Hello Enthusiastic friends of BibleProject!
We recently released our biblical theme video on the Holy Spirit, which was exciting! As we watched the online conversations about the video, we noticed a number of people express concern about things we didn’t explore or make more clear. Some wondered whether we believed the Spirit is a divine energy, a personal being, or a member of the Trinity alongside the Father and Son.
This is a fascinating topic—welcome to a two thousand year-old conversation! To be clear up front, we (that is, Tim, Jon, and the BibleProject Board, Gerry and Steve) all hold to the historic, orthodox confession that God is Triune: Father, Son, and Holy Spirit, as expressed in the classic Christian creeds. However, our purpose in the biblical theme videos isn’t to explain those creeds. Rather, we are trying to show how the Bible is one unified story that leads to Jesus. It would be awesome to make a video that explores the Trinity, but it would be totally different. We encourage you to read more about how we created this video after (or before) watching. Enjoy!
We began the video with an affirmation that the Spirit is “God’s personal presence” to make it clear that the Spirit is a person and not merely a force. From there, we wanted the biblical story to speak for itself, showing how God sent his Spirit into the world, and then how Jesus did the same for his disciples. Logically, this means that the Spirit is distinct from the Father and Son, but we didn’t make that the focus of the video. In retrospect, however, we can see that we could have emphasized more the cooperation of the Father, Son, and Spirit.
Quite often, people are introduced to the Holy Spirit up front as “the third person of the Trinity,” without grasping the biblical storyline that gives this idea its profound meaning. The later Christian creeds do a great job of summarizing the Bible’s teaching about God with words like “Trinity” or “person.” But, we should be mindful that these are not the words used in the Bible. This is why we started by exploring the biblical word for Spirit (ruakh), whose primary meaning is “invisible energy,” whether it’s wind, breath, or the personal presence of God. In the Bible, the primary thing the Spirit does is create life, and energize and transform people. It’s significant that the main biblical word associated with Spirit is “power” (see, for example, how Jesus calls the Spirit “power” in Luke 24:49; so does Paul in Ephesians 1:17 and 19).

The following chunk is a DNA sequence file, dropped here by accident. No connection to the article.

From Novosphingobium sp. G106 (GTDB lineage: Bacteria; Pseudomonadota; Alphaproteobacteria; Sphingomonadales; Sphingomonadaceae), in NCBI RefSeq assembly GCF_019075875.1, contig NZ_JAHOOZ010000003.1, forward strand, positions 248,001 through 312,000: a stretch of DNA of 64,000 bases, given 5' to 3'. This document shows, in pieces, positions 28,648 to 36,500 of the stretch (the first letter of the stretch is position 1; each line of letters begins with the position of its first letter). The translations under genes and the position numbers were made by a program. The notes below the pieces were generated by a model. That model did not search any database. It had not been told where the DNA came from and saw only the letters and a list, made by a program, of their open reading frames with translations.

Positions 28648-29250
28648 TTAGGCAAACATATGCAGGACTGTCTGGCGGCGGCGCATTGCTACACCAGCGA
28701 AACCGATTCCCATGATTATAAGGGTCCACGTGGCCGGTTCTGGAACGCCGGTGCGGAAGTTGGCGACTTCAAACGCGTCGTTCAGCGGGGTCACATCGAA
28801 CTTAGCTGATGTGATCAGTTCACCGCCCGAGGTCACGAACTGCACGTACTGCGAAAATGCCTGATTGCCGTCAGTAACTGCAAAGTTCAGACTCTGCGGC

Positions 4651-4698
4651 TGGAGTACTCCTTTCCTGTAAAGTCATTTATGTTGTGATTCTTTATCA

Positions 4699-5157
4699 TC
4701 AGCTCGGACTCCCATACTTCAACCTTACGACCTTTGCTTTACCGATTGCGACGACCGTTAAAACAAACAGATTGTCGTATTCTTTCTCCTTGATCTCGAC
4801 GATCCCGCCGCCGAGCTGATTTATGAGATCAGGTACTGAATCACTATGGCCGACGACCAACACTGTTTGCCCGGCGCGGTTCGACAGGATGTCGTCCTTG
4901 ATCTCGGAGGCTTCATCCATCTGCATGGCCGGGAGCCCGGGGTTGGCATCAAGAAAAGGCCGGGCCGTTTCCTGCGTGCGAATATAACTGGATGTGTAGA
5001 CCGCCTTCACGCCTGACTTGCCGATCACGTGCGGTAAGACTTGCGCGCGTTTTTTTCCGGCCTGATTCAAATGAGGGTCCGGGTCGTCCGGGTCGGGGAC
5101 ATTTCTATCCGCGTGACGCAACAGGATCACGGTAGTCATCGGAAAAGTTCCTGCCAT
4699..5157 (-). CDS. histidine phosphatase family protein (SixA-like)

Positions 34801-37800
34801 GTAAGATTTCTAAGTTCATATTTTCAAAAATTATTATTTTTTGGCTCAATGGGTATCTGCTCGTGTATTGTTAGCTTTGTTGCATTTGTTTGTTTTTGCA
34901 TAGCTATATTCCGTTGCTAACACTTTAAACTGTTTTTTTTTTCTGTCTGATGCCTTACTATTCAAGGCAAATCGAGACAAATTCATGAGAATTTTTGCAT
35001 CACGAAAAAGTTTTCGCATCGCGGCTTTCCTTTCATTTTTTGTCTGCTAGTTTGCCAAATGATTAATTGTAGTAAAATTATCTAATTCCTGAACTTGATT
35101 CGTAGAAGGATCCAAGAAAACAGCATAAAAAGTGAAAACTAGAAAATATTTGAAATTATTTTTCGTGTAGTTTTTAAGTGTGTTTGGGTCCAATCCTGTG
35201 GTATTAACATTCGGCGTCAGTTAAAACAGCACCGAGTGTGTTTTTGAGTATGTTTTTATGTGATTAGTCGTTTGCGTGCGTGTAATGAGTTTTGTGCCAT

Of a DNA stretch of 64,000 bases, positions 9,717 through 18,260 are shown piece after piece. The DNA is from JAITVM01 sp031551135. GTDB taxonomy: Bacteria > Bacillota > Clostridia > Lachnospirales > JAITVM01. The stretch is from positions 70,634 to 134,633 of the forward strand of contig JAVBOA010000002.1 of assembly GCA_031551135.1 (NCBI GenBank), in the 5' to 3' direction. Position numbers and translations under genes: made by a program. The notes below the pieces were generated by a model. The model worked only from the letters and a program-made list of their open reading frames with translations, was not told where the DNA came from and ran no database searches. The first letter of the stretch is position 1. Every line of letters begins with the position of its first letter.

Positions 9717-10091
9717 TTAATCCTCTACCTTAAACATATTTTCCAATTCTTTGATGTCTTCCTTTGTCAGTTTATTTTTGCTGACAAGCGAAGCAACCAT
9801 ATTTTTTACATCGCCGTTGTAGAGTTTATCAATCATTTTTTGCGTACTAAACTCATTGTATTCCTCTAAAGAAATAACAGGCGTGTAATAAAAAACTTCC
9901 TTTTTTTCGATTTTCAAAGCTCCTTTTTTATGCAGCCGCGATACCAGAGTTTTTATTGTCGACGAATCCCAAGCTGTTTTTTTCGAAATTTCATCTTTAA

In all our videos, we try really hard to focus on the actual language and imagery used by the biblical authors. In academic circles, this is called a “biblical theology approach.” We try to avoid importing foreign categories from later tradition into the Bible, so we can hear what the biblical authors are saying in their own unique way, even if it surprises us!
Another way to put it is that understanding the Trinitarian God of the Bible requires getting the horse in front of the cart. When you start at page one, you allow the biblical narrative to reveal God’s identity on its own terms, with its own language. This means letting the “wind/breath/energy” ideas shape our first conception of the Holy Spirit. After that, the personal nature of God’s ruakh emerges naturally out of the story, alongside God the Father, and then alongside Jesus. This is also why the video concluded with the climax of the biblical story in new creation instead of an explanation of the Trinity. We believe there’s power when you tell the biblical story and let it speak for itself.
If you’re interested in seeing how we approach the Trinitarian view of God where it’s more explicit in the Bible, check out our videos on the Gospel of John or John’s Letters. You can also check out our four-part podcast discussionn on the Holy Spirit where we talk about all this in greater depth. We hope the video invites people into a new vision of the Spirit’s role in the story of the Bible and in their lives.
Thanks again for all your enthusiasm and support for BibleProject, we couldn’t do this without you all!
– Tim, Jon, and the BibleProject Team